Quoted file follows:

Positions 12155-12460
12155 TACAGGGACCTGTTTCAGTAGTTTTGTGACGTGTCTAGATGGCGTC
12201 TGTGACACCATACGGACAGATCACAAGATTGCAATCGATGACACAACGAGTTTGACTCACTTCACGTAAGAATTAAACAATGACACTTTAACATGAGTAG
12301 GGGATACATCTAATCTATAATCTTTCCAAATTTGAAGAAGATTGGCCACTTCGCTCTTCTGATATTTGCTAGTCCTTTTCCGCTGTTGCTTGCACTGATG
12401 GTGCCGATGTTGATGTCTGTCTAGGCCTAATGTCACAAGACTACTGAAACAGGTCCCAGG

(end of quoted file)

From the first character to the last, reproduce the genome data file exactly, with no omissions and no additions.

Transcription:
Positions 12155-12460
12155 TACAGGGACCTGTTTCAGTAGTTTTGTGACGTGTCTAGATGGCGTC
12201 TGTGACACCATACGGACAGATCACAAGATTGCAATCGATGACACAACGAGTTTGACTCACTTCACGTAAGAATTAAACAATGACACTTTAACATGAGTAG
12301 GGGATACATCTAATCTATAATCTTTCCAAATTTGAAGAAGATTGGCCACTTCGCTCTTCTGATATTTGCTAGTCCTTTTCCGCTGTTGCTTGCACTGATG
12401 GTGCCGATGTTGATGTCTGTCTAGGCCTAATGTCACAAGACTACTGAAACAGGTCCCAGG